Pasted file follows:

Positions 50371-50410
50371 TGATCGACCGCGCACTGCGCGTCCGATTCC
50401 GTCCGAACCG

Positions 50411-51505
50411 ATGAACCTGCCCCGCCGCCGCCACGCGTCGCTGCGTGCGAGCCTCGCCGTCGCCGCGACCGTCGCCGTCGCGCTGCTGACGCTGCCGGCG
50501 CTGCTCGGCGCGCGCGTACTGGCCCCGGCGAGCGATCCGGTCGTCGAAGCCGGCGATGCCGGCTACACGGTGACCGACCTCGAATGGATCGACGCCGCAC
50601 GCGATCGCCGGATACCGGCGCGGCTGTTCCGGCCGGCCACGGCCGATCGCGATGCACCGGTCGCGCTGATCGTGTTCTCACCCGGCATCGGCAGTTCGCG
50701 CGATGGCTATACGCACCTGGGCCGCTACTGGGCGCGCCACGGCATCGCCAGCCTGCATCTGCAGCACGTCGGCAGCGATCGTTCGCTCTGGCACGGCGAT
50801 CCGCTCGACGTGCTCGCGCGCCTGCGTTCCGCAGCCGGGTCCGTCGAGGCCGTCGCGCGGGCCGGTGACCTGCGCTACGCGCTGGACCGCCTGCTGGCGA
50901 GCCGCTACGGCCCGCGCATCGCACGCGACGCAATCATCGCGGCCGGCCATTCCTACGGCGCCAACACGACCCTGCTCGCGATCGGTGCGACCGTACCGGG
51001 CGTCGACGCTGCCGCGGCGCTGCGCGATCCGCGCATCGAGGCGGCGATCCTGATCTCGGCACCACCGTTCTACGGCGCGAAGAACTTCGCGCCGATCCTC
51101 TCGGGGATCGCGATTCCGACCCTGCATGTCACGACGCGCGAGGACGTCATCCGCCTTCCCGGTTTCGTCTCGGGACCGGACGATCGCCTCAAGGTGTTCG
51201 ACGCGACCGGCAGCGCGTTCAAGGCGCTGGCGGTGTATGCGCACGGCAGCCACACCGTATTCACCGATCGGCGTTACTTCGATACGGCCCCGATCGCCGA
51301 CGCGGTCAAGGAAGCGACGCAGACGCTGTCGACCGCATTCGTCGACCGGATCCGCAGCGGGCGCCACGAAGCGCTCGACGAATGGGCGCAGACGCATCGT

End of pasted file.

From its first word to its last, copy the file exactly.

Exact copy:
Positions 50371-50410
50371 TGATCGACCGCGCACTGCGCGTCCGATTCC
50401 GTCCGAACCG

Positions 50411-51505
50411 ATGAACCTGCCCCGCCGCCGCCACGCGTCGCTGCGTGCGAGCCTCGCCGTCGCCGCGACCGTCGCCGTCGCGCTGCTGACGCTGCCGGCG
50501 CTGCTCGGCGCGCGCGTACTGGCCCCGGCGAGCGATCCGGTCGTCGAAGCCGGCGATGCCGGCTACACGGTGACCGACCTCGAATGGATCGACGCCGCAC
50601 GCGATCGCCGGATACCGGCGCGGCTGTTCCGGCCGGCCACGGCCGATCGCGATGCACCGGTCGCGCTGATCGTGTTCTCACCCGGCATCGGCAGTTCGCG
50701 CGATGGCTATACGCACCTGGGCCGCTACTGGGCGCGCCACGGCATCGCCAGCCTGCATCTGCAGCACGTCGGCAGCGATCGTTCGCTCTGGCACGGCGAT
50801 CCGCTCGACGTGCTCGCGCGCCTGCGTTCCGCAGCCGGGTCCGTCGAGGCCGTCGCGCGGGCCGGTGACCTGCGCTACGCGCTGGACCGCCTGCTGGCGA
50901 GCCGCTACGGCCCGCGCATCGCACGCGACGCAATCATCGCGGCCGGCCATTCCTACGGCGCCAACACGACCCTGCTCGCGATCGGTGCGACCGTACCGGG
51001 CGTCGACGCTGCCGCGGCGCTGCGCGATCCGCGCATCGAGGCGGCGATCCTGATCTCGGCACCACCGTTCTACGGCGCGAAGAACTTCGCGCCGATCCTC
51101 TCGGGGATCGCGATTCCGACCCTGCATGTCACGACGCGCGAGGACGTCATCCGCCTTCCCGGTTTCGTCTCGGGACCGGACGATCGCCTCAAGGTGTTCG
51201 ACGCGACCGGCAGCGCGTTCAAGGCGCTGGCGGTGTATGCGCACGGCAGCCACACCGTATTCACCGATCGGCGTTACTTCGATACGGCCCCGATCGCCGA
51301 CGCGGTCAAGGAAGCGACGCAGACGCTGTCGACCGCATTCGTCGACCGGATCCGCAGCGGGCGCCACGAAGCGCTCGACGAATGGGCGCAGACGCATCGT